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Hearing of the House Armed Services Committee - Shaping a Workforce for Today's Acquisition Environment that can Meet DOD's Needs

Press Release

Location: Washington, DC

Hearing of the House Armed Services Committee - Shaping a Workforce for Today's Acquisition Environment that can Meet DOD's Needs

Defense Acquisition Reform Panel Chairman Rob Andrews

Opening Statement

Shaping a Workforce for Today's Acquisition Environment that can Meet DOD's Needs

"Welcome everyone to today's hearing on shaping a workforce for today's acquisition environment that can meet DOD's needs. Our witnesses today are: Mr. Shay Assad, Director, Defense Procurement Acquisition Policy Acting, Deputy Under Secretary of Defense, Acquisition & Technology, U.S. Department of Defense; Lt. Gen. Lawrence P. Farrell, Jr., USAF (Ret), President, National Defense Industrial Association; and Professor Steve Schooner, Co-Director of the Government Procurement Law Program, George Washington University Law School.

"The Panel's focus is on the operations and efficacy of the acquisition system - in which the acquisition workforce plays a critical role. As the hearing title suggests, this morning we will be examining how we can shape the Defense Department's workforce to meet today's contracting environment.

"Together, we need to look at what is needed to reinvigorate the Department's acquisition workforce, whether the workforce has the right skill mix (currently and for future operations), and whether the workforce is adequately focused on the contracts where the money is being spent (such as service contracting).

"In addition to hearing from the DOD representative, Mr. Shay Assad, who is responsible for managing the department's acquisition workforce, we have two ‘outside' witnesses who have spoken out often on the critical need to improve and reshape the acquisition workforce as a national priority.

"I want to thank my colleagues on the Oversight and Investigations Subcommittee who essentially laid the groundwork for today with a hearing they held in April on the overall state of the defense acquisition workforce. They also looked like at the implementation of several legislative provisions that have been enacted in recent years aimed at helping the Department of Defense develop an appropriately manned, skilled, and trained acquisition workforce.

"These initiatives, dating back to 1990, include efforts to professionalize the acquisition workforce (through appropriate training and certification requirements), the creation of an acquisition development fund, expedited hiring authority for acquisition positions, and the requirement for a career path for military personnel in the acquisition community.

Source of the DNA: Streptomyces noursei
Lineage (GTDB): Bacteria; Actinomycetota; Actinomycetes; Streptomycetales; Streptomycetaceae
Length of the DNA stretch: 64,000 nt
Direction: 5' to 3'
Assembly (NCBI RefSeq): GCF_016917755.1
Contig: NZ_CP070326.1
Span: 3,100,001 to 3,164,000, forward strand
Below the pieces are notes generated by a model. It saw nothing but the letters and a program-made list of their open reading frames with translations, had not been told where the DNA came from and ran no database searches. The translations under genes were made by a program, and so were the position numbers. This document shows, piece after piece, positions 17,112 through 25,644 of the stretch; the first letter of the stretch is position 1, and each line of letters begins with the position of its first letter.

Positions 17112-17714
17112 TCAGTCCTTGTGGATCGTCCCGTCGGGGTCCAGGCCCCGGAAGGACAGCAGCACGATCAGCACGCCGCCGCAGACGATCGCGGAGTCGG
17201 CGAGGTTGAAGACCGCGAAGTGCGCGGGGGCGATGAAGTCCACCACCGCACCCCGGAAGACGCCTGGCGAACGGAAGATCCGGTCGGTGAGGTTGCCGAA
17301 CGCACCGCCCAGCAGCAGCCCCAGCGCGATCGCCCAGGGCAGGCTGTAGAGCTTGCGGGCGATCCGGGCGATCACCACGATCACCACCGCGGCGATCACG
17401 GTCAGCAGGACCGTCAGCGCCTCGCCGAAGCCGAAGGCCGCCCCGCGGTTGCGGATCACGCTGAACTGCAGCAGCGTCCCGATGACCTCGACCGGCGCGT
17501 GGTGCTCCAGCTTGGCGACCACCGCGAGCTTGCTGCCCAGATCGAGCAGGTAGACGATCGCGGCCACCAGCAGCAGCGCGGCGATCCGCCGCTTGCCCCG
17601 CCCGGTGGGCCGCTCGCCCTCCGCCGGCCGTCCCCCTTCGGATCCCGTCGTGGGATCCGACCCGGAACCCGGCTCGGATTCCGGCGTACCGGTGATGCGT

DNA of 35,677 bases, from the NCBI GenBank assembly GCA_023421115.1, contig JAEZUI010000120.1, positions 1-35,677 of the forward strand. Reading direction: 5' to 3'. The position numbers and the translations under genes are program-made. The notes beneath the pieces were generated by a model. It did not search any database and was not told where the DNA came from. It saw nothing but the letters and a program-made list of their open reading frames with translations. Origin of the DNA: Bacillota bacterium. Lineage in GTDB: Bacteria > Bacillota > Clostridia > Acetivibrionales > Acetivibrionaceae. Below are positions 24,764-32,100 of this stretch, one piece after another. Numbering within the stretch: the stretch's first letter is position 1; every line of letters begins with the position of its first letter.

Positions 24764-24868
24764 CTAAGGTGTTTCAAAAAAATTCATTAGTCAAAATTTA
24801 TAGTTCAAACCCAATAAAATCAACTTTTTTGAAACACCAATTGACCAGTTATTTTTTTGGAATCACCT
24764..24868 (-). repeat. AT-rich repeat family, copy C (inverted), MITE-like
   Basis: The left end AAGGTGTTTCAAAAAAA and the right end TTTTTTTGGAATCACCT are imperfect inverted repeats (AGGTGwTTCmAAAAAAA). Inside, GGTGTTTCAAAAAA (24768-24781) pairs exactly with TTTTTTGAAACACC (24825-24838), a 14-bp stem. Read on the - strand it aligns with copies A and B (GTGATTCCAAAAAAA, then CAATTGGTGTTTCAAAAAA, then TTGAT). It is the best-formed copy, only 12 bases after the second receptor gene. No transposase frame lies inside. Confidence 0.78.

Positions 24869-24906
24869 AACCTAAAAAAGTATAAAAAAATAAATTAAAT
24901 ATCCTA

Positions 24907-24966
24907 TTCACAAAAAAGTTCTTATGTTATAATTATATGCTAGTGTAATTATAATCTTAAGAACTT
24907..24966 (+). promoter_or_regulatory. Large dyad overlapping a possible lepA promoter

"Given the challenges the Department's acquisition system faces, many of which are laid at the feet of the acquisition workforce, we must ask too whether the leadership within the Department of Defense and the Services are sufficiently focused on the critical nature of the mission performed by the acquisition workforce. Are they determined to create and support an acquisition workforce that operates as a force multiplier for the warfighter? Viewed in that light, then poor performance and inadequate size, composition, and training, as with any other warfighter support, should not be tolerated.

"Certainly some of the problems with the workforce may be laid at the feet of Congress which imposed a series of reductions on the overall size of the acquisition workforce in an effort to downsize that workforce in keeping with reductions being experienced in the workforce department-wide, and to reap part of the so-called ‘peace dividend.' But we did not foresee the significant jump in the Department's procurement budget ballooned, and with it, the number of contract actions accomplished. That is particularly true, as we've been hearing often, in the services contracting arena.

"Now we are struggling to rebuild that workforce. We commend Secretary Gates for undertaking a major hiring initiative specifically aimed at the acquisition community. But, as I said at the outset, our challenge remains with identifying gaps in the knowledge and capabilities of the workforce and ensuring we have the right skill mix. We must be focused on getting the people we need not only for today's requirements but those of the future. Institutionalizing successful lessons learned may help ensure that the past does not repeat itself.

"Finally, it must be pointed out that a professional, knowledgeable, well-qualified acquisition workforce benefits not only its DOD and military department customers, but private sector contractors as well. Better defined requirements, improved cost estimating, and full knowledge of the contracting process should lead to improved contractor performance - and frankly, fewer press headlines.

"I thank our witnesses in advance for their excellent testimony and their willingness to join us at this early hour. I now turn to Mr. Conaway for any remarks he may wish to make."

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